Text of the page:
Make use of advanced scenarios and possibilities offered by SAP Cloud Integration like combining multiple SAP source systems in an integration flow with just a few clicks. Imagine a scenario in which a leave request is approved in Microsoft Teams and your integration flow automatically assigns an alternative approver in SAP Concur for the respective time-frame. Or instantly changes your mailing address to your home details in SAP S/4HANA? Check out the available missions on SAP Integration Suite for more ideas (click here).
  • SAP Event Mesh
    SAP Event Mesh (click here) could be used to store events from various SAP solutions in a queue and make them available for multiple consumers in your SAP BTP environment. Currently the notifications are sent straight from SAP SuccessFactors to Microsoft Teams. Using SAP Event Mesh in between would preserve them for various scenarios being built on the same event.
  • SAP Process Automation / SAP Workflow Management
    Make use of features provided by SAP’s automation and workflow solutions to trigger processes based on the interactions between your Microsoft Teams and your extension application (click here or here).
  • Enterprise Readiness features
    The sample application does not yet provide relevant enterprise readiness features. You could e.g., include the SAP Application Logging Service (click here) to save and store important logs of your app. Another service worth considering is the Application Autoscaler (click here) to make sure your app is also available in scenarios of increased interest. To simplify the development and deployment process of your app, you can include the SAP Continuous Integration and Delivery (click here) service combined with the SAP Cloud Transport Management (click here) offering in case of a multi layered landscape (Dev, Test, Production).
  • SAP Private Link Service
    Include the SAP Private Link Service (click here) for scenarios in which you would like to request data from your SAP systems hosted in Microsoft Azure like SAP S/4HANA. This replaces the need for SAP Cloud Connector in certain circumstances by securely connecting your SAP BTP subaccount with your own VNET in Microsoft Azure. Also, other Azure services like database services can be securely consumed this way. You can find more information on the usage of SAP Private Link in the following SAP Discovery Center mission (click here) and the associated GitHub repository (click here).
  • Onboarding Features
    Currently every user needs to install the application manually from the Microsoft Teams App Store. Without adding the app to your profile, you will not receive any notification. As there are options to provide apps to your organization users automatically, these could be used to pre-install the extension (click here).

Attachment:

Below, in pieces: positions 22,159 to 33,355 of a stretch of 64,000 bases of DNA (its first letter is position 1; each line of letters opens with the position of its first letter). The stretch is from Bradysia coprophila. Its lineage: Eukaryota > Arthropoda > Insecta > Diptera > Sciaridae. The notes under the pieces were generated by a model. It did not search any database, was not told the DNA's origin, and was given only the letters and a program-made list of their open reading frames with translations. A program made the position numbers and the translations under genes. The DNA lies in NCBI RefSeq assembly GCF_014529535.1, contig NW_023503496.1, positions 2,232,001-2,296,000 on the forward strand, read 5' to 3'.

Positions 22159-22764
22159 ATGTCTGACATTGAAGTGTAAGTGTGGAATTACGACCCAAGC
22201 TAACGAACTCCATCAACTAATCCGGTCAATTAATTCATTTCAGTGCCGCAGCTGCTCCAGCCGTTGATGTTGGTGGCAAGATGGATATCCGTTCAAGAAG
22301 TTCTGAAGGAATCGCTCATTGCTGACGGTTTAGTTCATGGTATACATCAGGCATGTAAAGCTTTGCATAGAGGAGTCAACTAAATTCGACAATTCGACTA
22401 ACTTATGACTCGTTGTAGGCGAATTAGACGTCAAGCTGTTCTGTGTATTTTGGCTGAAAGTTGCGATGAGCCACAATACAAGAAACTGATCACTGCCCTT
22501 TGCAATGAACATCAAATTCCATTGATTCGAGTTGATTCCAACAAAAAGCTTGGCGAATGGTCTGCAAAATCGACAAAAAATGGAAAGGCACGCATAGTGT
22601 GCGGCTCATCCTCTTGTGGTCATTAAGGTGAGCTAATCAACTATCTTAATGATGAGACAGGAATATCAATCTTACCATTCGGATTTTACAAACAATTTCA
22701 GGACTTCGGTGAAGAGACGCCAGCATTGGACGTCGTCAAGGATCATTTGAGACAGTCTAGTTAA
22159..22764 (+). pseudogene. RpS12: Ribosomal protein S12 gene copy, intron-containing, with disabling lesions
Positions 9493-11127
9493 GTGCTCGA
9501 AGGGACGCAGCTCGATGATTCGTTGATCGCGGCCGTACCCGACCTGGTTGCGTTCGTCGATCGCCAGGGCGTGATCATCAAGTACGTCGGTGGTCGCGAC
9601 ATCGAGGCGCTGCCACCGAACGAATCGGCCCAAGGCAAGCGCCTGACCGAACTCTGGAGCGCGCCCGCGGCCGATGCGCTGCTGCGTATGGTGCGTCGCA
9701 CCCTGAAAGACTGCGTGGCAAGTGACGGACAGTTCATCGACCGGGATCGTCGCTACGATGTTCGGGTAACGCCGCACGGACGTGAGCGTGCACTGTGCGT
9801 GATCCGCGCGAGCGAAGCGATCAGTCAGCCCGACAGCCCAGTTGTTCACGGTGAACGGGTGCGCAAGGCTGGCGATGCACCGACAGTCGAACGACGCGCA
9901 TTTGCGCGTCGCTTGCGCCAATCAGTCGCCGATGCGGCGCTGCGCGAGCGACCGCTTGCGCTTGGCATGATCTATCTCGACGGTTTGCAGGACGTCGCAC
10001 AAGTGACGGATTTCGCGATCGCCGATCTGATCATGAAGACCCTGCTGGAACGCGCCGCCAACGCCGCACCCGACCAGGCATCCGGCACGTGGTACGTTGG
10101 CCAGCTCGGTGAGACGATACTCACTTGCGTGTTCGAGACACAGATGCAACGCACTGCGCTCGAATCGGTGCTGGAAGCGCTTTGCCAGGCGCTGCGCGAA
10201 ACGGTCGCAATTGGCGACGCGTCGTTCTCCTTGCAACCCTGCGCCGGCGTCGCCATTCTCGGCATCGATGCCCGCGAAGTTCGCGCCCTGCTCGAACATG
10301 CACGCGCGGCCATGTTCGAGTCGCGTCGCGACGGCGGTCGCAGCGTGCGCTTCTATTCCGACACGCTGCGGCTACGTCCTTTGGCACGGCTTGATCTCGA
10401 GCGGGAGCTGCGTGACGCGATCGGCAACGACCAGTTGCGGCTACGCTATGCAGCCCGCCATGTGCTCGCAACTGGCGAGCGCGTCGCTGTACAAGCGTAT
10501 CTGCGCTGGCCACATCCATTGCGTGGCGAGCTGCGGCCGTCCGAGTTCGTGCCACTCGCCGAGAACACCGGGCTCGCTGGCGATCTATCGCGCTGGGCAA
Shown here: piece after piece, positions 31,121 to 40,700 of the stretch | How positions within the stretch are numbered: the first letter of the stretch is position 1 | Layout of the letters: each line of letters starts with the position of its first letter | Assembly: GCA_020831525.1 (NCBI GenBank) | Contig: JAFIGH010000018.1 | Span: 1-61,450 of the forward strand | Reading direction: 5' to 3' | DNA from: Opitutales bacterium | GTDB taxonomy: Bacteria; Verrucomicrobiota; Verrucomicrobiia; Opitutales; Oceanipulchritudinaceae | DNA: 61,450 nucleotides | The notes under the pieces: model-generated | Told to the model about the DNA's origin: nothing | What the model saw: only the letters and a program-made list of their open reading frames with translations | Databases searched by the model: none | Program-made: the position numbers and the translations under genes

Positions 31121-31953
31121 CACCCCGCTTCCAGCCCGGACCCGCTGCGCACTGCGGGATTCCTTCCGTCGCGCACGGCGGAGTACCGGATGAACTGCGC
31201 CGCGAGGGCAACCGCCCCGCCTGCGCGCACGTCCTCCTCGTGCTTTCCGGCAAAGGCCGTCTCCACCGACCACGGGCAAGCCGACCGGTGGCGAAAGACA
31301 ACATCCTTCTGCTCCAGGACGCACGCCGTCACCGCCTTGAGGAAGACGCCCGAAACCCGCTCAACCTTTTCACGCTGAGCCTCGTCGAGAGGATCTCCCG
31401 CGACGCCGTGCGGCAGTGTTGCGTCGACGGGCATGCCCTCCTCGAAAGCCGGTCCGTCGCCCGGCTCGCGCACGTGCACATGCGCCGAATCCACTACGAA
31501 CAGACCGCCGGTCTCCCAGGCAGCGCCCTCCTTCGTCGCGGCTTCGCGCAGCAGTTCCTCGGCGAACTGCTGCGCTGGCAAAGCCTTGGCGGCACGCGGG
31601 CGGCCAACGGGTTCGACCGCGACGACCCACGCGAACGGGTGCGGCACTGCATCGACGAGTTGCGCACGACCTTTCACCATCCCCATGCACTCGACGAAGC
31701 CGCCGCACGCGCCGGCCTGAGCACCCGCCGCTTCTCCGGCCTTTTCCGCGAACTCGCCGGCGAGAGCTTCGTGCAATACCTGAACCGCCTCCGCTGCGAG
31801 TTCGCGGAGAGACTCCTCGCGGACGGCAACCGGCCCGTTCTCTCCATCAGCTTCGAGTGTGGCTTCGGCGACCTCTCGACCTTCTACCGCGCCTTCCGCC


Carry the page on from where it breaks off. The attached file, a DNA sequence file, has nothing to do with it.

Special Thanks

Before this blog post series comes to an end, I would like to thank all colleagues involved in this project. No matter if it comes to development, refactoring, technical validations, or proof reading, your help was highly appreciated.

Besides the continuous support of my team here at SAP and experts from Microsoft, I would like to address some special thanks to Dante Alipio Jr, Kay Schmitteckert, Mariana Valencia and Nishnanth Payani who supported me on the last mile of validating and publishing this blog post series. Your effort is highly appreciated and I’m looking forward to a future collaboration!

I’d like to highlight Martin Räpple’s blog post series once again (click here). His excellent step-by-step guide has been a great inspiration for this blog post series and is worth reading!

Another inspiration for this blog post series was a Proof of Concept (PoC) between SAP, Microsoft, and our South Korean customer Doosan which focused on the Continuous Performance Management functionality of SAP SuccessFactors, allowing employees to give and request feedback using Microsoft Teams. You can find more information on this Co-innovation PoC in the link below.

https://news.sap.com/2022/01/sap-doosan-microsoft-delightful-digital-workplace/

What’s next?

Well, that’s it from my side! I appreciate your patience and following this blog post series to the very end. We are very interested to hear from your own experiences and ideas on other Microsoft Teams use cases for SAP solutions like SAP SuccessFactors or SAP S/4HANA. With a solid understanding of the presented architecture concepts and the provided sample application you should be well equipped to get your own scenario started.

Stay curious!